You can find quality supplements available at reasonable prices in the market. If you are taking magnesium for anxiety, you may want to take magnesium salts with higher bioavailability. The typical magnesium supplement often uses magnesium oxide (MgO) as the main ingredient, probably due to its relatively inexpensive cost. However, multiple studies show that the body absorbs little MgO.

Similarly, in a study comparing commercial magnesium supplement preparations, patients who used magnesium chloride, magnesium lactate, and magnesium aspartate tested higher urinary magnesium concentrations (9 to 11 percent) than those who took magnesium oxide. (4 percent).


It is pretty clear from the evidence, and numerous personal accounts, that magnesium is at least promising as a possible natural treatment for anxiety.

And if there is a condition in which some type of alternative treatment is needed, it is for anxiety. Because as it is now, doctors seem too eager to get a prescription for Xanax, Valium, Ativan, or another highly addictive and frequently abused substance. In fact, in addition to opioids (eg Percocet, Oxycontin, etc.), anti-anxiety medications and sedatives are the most abused prescription medications.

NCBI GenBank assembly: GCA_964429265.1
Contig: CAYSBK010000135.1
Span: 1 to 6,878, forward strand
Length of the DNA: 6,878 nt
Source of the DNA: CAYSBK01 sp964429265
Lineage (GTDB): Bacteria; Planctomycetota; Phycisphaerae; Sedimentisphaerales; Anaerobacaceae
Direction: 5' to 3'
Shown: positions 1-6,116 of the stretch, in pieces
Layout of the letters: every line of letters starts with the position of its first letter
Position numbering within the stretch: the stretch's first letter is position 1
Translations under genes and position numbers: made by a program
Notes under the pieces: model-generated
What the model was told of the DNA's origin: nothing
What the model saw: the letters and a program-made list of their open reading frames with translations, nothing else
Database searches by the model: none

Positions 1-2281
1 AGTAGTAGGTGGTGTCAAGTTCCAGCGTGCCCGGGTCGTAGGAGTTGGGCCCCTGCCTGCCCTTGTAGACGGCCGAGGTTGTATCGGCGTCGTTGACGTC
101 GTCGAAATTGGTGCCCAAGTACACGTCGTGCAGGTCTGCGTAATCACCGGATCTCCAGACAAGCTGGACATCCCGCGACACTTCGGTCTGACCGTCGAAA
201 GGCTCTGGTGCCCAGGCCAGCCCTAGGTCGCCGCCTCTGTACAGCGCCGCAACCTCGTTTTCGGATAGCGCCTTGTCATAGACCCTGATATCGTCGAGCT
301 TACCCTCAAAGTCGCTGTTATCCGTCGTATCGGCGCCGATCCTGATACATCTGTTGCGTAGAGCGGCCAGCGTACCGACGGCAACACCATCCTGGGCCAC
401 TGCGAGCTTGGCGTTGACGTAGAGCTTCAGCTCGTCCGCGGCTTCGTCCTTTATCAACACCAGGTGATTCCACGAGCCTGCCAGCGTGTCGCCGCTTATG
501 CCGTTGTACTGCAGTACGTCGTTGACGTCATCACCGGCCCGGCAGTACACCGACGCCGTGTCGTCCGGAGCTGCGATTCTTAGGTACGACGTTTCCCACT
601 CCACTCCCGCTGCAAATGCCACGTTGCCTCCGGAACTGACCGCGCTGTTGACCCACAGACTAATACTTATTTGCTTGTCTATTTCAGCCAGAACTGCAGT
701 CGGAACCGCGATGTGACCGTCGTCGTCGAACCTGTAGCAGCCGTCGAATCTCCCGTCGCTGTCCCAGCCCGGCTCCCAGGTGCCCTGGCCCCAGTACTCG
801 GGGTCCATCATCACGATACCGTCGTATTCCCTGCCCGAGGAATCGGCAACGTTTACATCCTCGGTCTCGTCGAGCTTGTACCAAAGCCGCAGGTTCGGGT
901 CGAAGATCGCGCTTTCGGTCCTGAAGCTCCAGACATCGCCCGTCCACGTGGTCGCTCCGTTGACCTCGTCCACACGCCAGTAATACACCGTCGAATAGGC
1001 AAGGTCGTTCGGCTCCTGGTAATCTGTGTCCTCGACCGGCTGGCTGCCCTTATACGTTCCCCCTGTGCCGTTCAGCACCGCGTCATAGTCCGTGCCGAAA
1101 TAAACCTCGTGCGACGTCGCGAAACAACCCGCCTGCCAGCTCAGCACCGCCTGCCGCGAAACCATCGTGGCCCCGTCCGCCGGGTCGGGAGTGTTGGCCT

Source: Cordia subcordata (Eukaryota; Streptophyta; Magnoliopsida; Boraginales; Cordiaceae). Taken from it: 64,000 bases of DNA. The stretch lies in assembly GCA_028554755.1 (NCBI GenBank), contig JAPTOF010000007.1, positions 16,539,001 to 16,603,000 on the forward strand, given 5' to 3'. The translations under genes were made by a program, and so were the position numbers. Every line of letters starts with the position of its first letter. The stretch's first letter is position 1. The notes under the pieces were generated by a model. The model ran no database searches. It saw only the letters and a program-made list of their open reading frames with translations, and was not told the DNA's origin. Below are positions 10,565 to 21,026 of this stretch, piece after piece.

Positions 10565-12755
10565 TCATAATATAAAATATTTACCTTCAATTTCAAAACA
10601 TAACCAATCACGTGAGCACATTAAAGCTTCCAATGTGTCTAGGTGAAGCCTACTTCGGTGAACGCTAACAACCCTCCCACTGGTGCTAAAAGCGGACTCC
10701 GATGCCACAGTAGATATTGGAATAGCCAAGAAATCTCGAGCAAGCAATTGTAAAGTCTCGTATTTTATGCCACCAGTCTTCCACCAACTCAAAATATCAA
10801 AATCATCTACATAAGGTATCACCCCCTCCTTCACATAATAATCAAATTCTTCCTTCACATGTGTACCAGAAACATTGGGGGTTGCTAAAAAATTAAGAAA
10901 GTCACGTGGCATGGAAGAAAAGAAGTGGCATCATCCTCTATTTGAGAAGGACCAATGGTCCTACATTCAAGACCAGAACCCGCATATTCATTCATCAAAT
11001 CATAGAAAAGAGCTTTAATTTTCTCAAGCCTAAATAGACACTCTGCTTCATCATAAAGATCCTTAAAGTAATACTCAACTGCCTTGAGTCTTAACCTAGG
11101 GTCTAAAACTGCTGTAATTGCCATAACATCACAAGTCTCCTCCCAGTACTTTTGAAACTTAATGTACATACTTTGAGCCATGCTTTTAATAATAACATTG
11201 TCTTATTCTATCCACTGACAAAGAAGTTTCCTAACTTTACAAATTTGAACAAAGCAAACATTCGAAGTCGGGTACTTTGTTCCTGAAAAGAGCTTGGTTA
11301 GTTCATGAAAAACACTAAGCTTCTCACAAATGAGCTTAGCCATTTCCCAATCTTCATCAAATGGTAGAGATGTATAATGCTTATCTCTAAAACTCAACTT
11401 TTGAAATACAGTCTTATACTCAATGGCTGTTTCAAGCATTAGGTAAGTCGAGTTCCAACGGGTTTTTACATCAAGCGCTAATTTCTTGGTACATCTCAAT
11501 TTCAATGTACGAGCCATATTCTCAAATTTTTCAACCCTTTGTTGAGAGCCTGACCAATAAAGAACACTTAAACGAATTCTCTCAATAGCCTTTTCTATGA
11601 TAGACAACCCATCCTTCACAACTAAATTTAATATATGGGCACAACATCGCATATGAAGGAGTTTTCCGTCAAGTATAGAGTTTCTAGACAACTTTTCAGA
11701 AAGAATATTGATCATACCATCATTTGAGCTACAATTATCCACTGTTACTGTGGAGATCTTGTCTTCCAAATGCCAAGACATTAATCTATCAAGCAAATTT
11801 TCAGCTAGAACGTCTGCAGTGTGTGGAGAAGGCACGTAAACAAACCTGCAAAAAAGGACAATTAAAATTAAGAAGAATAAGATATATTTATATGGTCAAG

According to the Mayo Clinic, anti-anxiety medications can cause serious side effects, such as low blood pressure, memory problems and interrupted breathing. Stopping medication is associated with severe withdrawal symptoms, including overactive nervous system and even seizures.